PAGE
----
Labor and Housing Committee hears public input on minimum wage bills
A bill to set a minimum wage for school support staff received public support.
AUGUSTA, Maine (WABI) - Several bills went before the legislative committee on Labor and Housing today regarding minimum wage.
One gradually increases the minimum wage to $16 an hour.
While others promote consistency and aim to reflect cost of living.
One bill seeks to create a minimum wage for student employees under the age of 20 and employees under 18.
It would set the wage at $9.75 for them.
Those in favor of the bill say that teenagers often are not worth the current minimum wage when they start working.
”Teenagers just starting to work need to be trained on how to work. They need to learn to get off their phones, they need to learn to show up on time, they need to learn to self start when things are slow. These are not skills we’re born with. Someone has to give you the opportunity to learn these skills,” said Rep. Shelley Rudnicki (R).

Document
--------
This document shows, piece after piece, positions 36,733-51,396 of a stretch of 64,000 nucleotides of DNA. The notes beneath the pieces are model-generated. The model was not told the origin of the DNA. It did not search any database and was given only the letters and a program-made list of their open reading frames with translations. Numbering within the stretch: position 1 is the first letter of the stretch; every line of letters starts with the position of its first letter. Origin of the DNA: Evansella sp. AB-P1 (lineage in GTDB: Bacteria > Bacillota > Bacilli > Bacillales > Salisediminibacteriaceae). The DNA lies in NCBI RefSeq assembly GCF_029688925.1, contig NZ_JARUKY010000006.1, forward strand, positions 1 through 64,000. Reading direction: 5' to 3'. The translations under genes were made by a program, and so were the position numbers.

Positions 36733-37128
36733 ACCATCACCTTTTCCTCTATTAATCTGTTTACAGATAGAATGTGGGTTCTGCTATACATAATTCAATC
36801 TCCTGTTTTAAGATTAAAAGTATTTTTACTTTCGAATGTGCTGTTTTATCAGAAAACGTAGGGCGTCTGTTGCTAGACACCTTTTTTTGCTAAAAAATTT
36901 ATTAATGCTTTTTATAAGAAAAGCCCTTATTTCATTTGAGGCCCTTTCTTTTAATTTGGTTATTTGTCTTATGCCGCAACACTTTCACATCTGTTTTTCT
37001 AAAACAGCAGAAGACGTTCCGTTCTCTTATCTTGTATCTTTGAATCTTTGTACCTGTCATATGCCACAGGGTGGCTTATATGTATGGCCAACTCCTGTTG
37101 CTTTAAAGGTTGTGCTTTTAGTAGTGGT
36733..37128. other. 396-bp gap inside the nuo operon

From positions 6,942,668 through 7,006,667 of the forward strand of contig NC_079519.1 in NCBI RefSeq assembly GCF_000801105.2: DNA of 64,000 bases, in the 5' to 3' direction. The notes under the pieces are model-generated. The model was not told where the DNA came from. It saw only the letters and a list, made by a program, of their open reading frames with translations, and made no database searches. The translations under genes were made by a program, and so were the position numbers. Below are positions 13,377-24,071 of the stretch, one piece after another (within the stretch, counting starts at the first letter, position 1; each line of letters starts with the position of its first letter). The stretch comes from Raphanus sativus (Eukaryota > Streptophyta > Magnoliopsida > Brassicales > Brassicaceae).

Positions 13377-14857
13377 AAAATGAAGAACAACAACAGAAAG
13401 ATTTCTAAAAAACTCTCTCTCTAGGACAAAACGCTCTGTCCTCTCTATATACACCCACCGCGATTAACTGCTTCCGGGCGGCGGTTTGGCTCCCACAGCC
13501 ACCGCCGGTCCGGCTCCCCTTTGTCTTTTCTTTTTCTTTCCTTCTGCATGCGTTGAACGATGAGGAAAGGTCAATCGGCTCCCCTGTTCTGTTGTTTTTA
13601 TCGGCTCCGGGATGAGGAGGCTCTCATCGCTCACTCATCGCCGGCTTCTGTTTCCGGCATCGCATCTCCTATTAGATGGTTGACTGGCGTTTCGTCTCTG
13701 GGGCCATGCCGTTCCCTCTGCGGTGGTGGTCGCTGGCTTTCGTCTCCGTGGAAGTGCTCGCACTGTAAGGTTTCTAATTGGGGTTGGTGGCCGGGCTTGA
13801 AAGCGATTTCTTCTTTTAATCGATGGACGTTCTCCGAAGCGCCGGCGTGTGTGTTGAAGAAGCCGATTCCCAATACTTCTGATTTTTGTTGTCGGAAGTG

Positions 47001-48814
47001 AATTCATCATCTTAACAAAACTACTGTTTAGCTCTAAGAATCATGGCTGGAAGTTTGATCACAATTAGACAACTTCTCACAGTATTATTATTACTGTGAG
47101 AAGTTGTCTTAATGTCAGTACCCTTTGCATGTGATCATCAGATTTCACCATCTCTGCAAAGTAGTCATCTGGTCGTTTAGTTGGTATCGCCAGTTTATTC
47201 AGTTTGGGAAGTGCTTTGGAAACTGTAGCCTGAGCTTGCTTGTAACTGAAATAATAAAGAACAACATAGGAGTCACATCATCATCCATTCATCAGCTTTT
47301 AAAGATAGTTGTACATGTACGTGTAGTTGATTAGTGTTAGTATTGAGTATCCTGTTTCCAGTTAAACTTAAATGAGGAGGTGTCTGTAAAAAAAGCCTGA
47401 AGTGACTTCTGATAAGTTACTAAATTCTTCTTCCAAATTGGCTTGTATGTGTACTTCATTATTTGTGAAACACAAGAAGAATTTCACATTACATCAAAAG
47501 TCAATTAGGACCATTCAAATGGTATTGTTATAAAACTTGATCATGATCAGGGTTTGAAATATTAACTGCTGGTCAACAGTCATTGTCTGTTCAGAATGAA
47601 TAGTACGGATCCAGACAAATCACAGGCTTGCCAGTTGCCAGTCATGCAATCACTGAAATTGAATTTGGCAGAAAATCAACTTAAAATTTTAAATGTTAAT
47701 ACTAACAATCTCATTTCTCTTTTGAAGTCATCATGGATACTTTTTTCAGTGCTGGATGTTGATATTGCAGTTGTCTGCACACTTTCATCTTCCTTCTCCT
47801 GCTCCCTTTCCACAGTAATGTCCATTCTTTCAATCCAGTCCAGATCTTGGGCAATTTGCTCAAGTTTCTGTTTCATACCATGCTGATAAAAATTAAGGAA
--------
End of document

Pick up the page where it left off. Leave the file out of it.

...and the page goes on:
“There are many families that depend on income from young people to sustain the family budget and make sure they purchase the goods they need,” said Adam Goode with Maine AFL-CIO.
A bill to set a minimum wage for school support staff received public support given their increased need during the pandemic.
Another prohibits municipalities or political subdivisions in the state from enacting an ordinance to regulate the minimum wage.
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